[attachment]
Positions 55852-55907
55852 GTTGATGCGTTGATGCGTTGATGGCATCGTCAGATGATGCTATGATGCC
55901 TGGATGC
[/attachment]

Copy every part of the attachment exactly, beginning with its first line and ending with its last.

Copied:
Positions 55852-55907
55852 GTTGATGCGTTGATGCGTTGATGGCATCGTCAGATGATGCTATGATGCC
55901 TGGATGC